Maybe the Aikikai will adapt and change, but more than likely something new will come and evolve. :)

Im quite psyched about the possibilities with Aikido after having looked at the different styles though...some cool potential there if you can harness all that, and integrate it. ;)



02-10-2009, 01:00 PM
Dalen - the main differences between these styles and Aikikai is mostly when the founders of those other styles left O'Sensei.

Shioda sensei had learned everything from O'Sensei at the time that O'Sensei was doing the art in that particular manner. Later on Saito sensei had learned everything from O'Sensei at the time that O'Sensei was doing the art in that particular manner. O'Sensei had changed the art from what he had taught to Shioda sensei and taught this new form to Saito.

Tomiki sensei had learned everything from O'Sensei but he had to change the art in order to get it accepted in the school system. The school wanted an excercise and not a martial art - too brutal.

Tohei sensei had learned everything from O'Sensei but wanted to include the Ki stuff but this was not allowed by the other higher ups for they only wanted to do the stuff that came strictly from O'Sensei.

Michizuki sensei had learned everything from O'Sensei but he wanted to combine it with karate, judo, etc.. for he thought that Aikido was not totally complete. Again this was not strictly from O'Sensei so he started his own thing.

They all mainly the same techniques but with slight variations either do to O'Sensei's evolvement or the other styles creator putting their own stamp on it.

Ron Tisdale
02-10-2009, 03:01 PM
That was a nice general way to state it Mike. You should have that posted somewhere...not too technical, not too touchy feely, just right.


02-10-2009, 04:16 PM
Tohei sensei had learned everything from O'Sensei but wanted to include the Ki stuff but this was not allowed by the other higher ups for they only wanted to do the stuff that came strictly from O'Sensei.

Toheis involvement has been quite intriguing to me to read about the past couple of days. Again, this is all new to me - as far as the research into Aikidos background - but somethings struck me as interesting concerning what is 'assumed' about Toheis ki aikido and what it is.

Here is what I could gather from the interviews I have read by him at Aikido Journal, etc.

- He noticed that the students he taught, when he came back to Hawaii, could not even agree on what he taught.

- It seemed that he implied that they made it mystical, as well as did O' Sensei. This would imply that Ki was a vital part of OSenseis teachings. (Ironically, he takes a rather pragmatic view point on the subject, just as I do.)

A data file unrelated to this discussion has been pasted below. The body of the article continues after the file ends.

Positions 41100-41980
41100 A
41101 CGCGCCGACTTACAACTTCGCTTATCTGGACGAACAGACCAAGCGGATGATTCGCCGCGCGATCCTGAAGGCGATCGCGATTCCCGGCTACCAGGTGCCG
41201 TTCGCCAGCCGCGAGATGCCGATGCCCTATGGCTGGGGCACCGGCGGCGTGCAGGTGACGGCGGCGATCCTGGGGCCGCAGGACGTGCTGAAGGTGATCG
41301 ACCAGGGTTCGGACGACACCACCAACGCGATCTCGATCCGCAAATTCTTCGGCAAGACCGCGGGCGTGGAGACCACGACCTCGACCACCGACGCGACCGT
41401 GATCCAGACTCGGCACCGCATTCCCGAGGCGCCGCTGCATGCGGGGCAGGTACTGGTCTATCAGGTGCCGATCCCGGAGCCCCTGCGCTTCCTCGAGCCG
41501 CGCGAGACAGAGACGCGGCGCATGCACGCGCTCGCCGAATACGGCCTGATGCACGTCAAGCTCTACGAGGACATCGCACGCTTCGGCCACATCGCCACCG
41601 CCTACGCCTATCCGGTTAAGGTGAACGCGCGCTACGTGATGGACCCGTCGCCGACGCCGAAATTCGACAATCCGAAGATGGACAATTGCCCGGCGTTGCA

The only difference, from what I can tell, is that O' Sensei talked in religious parable type talk, much like what many people in ki Aikido do today. (This is from Toheis interview that Im saying this.)

- Another interesting note, forget the name right off hand, is that the guy who told Tohei he could only teach ki out of the dojo was the same one that came back and told him he could after Tohei had over 100 people signed up at the Olympic stadium, I believe it was? (Where he taught only ki)
Which, at the time, Tohei said it was to late.

Again, I read the whole bit of where someone originally asked him to be the 2nd Doshu but he declined. Very detailed info...again, one side/perspective of the story...but a lot can be seen with this.

Overall, I get the impression, its like everything else - politics. (Ego)
Crazy, crazy, crazy. :D

About Tomiki, I read about what Tohei had to say about O' Senseis view on competition, which seemed to be the main draw of what broke the camels back there.

I havent got into the nitty gritty of the rest of the stuff...I have the dates of when the main Shihan started and left, got their dan ranks, etc. - to try to make sense of the period. But as far as why Shioda was separate, I havent really gotten into yet...though it appears in that time he kept close ties with O' Sensei.

In a way, it makes sense. O' Sensei was developing his own bit, and like you mentioned, they took away aspects of his teaching and went their way...yet did not severe ties with him.

Overall, as I have looked into the various styles, I can only reiterate, that personally I see a lot of value in the styles from the various Shihan mentioned. (to make a well rounded art...a well rounded person) ;)

True, if one wants to claim to be pure to one man, O'Sensei, then I can see the lines. But I agree with Tohei when he said that to experience 'god' you must stop following. :D

Anyway, this is all good stuff...quite interesting, and has been fun to ponder.

Thanks for the comments. :)



Mike Sigman
02-10-2009, 08:08 PM
The only difference, from what I can tell, is that O' Sensei talked in religious parable type talk, much like what many people in ki Aikido do today. (This is from Toheis interview that Im saying this.)Probably the whole "ki"-paradigm was basically "religious" (or quasi-religious) for thousands of years in India, in China, in Japan, and in other countries. The real out-rider is not Ueshiba, Tohei, Ushiro Sensei, etc., but rather the more modern views of "if this works physically then it must have physical origins".